Textbooks
Weekly readings
HPSC2901 What Is This Thing Called Science? (Adv)

Credit points: 6 Teacher/Coordinator: Professor Peter Godfrey-Smith Session: Semester 2 Classes: Three 1 hour lectures and one 1 hour tutorial per week. Prerequisites: 24 credit points of Junior study with a Distinction average Prohibitions: HPSC2101 Assessment: 2x1500 wd essays (45%) and 1x3000 wd essay (45%) and class presentation (10%) Mode of delivery: Normal (lecture/lab/tutorial) day
Note: Department permission required for enrolment
The topics covered in 'What is This Thing Called Science?' will be covered in more depth, in a special tutorial set aside for advanced students.
Textbooks
Godfrey-Smith, P (2003). Theory and Reality. The University of Chicago Press. USA/ Curd, Cover and Pincock (2013). Philosophy of Science: The Central Issues (2nd edition). W. W. Norton and Company.
HPSC3002 Hist and Phil of the Biomedical Sciences

Credit points: 6 Teacher/Coordinator: Assoc. Professor Hans Pols Session: Semester 2 Classes: Two 1 hour lectures and two 1 hour tutorials per week. Prerequisites: (HPSC2100 or HPSC2900) and (HPSC2101 or HPSC2901) Assessment: 2x300-400wd reports (25%) and 1xclass presentation (25%) and class questions (10%) and 1x2500-3000 wd essay (40%) Mode of delivery: Normal (lecture/lab/tutorial) day
Throughout the ages people have been born, have died, and in between have lived in various stages of sickness or health. In this unit of study we shall look at how these states of being were perceived in different times and places throughout history, while at the same time noting the increasing medicalisation of everyday life, together with the irony that the "miracles" of modern medicine appear to have created a generation of the "worried well". Using this historical perspective, we shall ask how perceptions of sickness, health and the related provision of health care have been intertwined with social, political and economic factors and, indeed still are today.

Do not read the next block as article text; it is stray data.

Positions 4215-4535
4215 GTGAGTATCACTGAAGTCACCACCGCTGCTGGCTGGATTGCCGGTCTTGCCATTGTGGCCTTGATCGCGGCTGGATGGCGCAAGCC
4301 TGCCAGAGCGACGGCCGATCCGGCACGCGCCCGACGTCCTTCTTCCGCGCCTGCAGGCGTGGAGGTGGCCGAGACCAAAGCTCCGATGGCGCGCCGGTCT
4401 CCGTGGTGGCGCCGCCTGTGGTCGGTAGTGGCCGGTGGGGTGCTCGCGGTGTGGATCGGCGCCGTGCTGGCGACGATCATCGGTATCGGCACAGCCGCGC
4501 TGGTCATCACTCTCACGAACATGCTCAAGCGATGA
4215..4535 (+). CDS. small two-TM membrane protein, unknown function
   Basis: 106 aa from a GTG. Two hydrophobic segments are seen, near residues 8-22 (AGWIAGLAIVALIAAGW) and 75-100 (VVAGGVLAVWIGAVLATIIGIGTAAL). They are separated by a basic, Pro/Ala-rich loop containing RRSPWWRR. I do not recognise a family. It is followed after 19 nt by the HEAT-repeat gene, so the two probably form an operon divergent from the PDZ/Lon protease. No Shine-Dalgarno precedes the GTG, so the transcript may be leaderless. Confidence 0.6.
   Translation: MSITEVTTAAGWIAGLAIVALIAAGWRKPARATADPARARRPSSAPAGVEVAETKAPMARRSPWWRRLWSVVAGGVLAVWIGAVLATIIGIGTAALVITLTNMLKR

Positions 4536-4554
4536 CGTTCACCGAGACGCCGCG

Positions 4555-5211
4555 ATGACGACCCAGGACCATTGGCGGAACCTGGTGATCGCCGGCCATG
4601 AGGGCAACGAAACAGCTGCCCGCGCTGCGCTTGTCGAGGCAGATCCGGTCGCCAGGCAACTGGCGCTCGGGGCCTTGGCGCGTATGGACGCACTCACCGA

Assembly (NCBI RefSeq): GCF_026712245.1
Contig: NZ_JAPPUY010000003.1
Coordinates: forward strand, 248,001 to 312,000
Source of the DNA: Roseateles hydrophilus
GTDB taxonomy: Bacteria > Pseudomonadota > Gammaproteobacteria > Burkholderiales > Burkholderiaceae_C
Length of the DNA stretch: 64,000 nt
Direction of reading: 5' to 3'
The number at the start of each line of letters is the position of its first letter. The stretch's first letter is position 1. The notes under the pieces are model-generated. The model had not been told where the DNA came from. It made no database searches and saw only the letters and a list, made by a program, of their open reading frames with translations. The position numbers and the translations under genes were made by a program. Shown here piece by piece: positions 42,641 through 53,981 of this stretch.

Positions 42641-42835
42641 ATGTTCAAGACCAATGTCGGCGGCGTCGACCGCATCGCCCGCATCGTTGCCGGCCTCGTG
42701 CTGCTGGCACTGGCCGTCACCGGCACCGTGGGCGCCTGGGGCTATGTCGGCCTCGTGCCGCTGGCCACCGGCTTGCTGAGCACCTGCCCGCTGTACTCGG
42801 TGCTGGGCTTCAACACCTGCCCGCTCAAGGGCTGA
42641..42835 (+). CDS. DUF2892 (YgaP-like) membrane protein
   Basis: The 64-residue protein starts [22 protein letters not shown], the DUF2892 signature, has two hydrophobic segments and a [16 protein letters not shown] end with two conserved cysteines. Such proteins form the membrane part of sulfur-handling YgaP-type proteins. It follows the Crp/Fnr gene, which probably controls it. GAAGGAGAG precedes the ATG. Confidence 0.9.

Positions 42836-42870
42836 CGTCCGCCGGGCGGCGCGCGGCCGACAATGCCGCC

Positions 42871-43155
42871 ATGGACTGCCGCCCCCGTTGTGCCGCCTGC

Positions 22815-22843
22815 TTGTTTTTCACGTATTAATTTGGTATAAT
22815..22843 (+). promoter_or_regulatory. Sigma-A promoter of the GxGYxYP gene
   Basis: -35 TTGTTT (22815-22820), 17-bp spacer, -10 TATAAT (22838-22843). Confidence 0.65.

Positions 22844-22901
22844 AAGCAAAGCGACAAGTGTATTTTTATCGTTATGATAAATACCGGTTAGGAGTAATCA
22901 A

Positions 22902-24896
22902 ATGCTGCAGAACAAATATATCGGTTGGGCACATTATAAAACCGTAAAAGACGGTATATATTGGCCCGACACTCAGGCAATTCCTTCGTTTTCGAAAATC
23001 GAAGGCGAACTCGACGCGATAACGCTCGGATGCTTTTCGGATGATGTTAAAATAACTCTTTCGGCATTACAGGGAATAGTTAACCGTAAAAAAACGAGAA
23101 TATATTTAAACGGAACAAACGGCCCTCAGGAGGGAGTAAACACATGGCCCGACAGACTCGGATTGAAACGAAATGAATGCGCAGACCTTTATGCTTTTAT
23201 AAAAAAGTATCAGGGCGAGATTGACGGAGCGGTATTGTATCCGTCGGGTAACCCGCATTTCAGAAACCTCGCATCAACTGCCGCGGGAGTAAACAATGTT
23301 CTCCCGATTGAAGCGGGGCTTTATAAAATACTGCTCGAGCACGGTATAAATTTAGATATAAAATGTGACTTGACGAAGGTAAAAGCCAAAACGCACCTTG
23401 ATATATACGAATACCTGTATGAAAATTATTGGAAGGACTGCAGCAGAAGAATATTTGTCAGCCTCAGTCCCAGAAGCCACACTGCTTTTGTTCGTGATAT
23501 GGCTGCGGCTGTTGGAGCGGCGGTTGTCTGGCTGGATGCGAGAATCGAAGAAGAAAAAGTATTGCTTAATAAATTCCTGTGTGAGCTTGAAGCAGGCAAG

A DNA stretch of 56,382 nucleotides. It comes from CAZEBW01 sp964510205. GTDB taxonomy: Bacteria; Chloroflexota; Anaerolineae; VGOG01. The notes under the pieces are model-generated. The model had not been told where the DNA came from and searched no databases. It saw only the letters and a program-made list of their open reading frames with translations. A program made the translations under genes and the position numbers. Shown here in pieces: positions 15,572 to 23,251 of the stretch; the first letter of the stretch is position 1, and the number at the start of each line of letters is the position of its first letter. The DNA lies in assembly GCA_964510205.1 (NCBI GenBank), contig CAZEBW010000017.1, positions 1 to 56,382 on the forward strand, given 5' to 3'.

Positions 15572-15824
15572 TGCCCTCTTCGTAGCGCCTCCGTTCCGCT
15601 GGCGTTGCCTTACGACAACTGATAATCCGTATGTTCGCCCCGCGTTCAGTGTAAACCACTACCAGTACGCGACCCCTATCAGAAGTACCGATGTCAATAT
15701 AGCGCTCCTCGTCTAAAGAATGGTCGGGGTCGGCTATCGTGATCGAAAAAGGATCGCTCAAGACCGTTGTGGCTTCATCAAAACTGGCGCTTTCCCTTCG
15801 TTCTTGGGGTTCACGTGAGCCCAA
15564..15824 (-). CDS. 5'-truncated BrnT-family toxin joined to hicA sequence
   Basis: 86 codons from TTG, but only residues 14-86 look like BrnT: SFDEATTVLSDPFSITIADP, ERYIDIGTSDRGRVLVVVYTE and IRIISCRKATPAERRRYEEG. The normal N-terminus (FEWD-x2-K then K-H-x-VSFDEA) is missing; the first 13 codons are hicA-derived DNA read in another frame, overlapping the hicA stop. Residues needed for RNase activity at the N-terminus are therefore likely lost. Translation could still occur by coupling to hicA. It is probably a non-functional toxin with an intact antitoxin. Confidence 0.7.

Textbooks
Weekly Readings
HPSC3016 The Scientific Revolution

Credit points: 6 Teacher/Coordinator: Prof Ofer Gal Session: Semester 2 Classes: Two 1 hour lectures and two 1 hour tutorials per week. Individual student consultation as required. Prerequisites: (HPSC2100 or HPSC2900) and (HPSC1001 or HPSC1901 or HPSC2101 or HPSC2901) Assessment: 10x150wd questions (40%) and 1x 3500wd essay (40%) and 1 x Experiment (10%) and Class Participation (10%) Mode of delivery: Normal (lecture/lab/tutorial) day
Modern Western science has a number of characteristics that distinguish it from other scientific cultures. It ascribes its tremendous success to sophisticated experiments and meticulous observation. It understands the universe in terms of tiny particles in motion and the forces between them. It is characterised by high- powered mathematical theorising and the rejection of any intention, value or purpose in Nature. Many of these characteristics were shaped in the 17th century, during the so-called scientific revolution. We will consider them from an integrated historical- philosophical perspective, paying special attention to the intellectual motivations of the canonical figures of this revolution and the cultural context in which they operated. Topics will include: experimentation and instrumentation, clocks, mechanistic philosophy, and the changing role of mathematics.
Textbooks
Weekly Readings
HPSC3023 Psychology and Psychiatry: History and Phil

Credit points: 6 Teacher/Coordinator: A/Prof Hans Pols and Dr Fiona Hibberd Session: Semester 1 Classes: Two 1 hour lectures and one 2 hour tutorial per week. Prerequisites: (12 credit points of Intermediate HPSC units) OR (Credit or greater in an HPSC Intermediate unit) OR (12 Intermediate credit points in Psychology units) Assumed knowledge: HPSC2100 and HPSC2101 Assessment: 1x 2500wd essay (45%) and 1x2hr exam (45%) class participation (10%) Mode of delivery: Normal (lecture/lab/tutorial) day
Across the unit we examine one of the most interesting aspects of the history and philosophy of science. viz., the scientific practices and assumptions involved in making human beings an object of study. We will examine the ways in which psychologists and psychiatrists have investigated human nature, the kinds of experimental approaches they have developed to that end, the major controversies in this field, and the basic philosophical assumptions that have been made in the sciences of human nature. We investigate the developments of psychological theories and investigative methods as well as the development of psychiatric theory, treatment methods, and institutions.
HPSC3108 Hist and Phil of the Physical Sciences

Credit points: 6 Teacher/Coordinator: Professor Dean Rickles Session: Semester 1 Classes: One 2-hour lecture and two 1-hour tutorials per week. Prerequisites: HPSC2101 or HPSC2901 Assessment: Four 1500-word essays (4x25%). Mode of delivery: Normal (lecture/lab/tutorial) day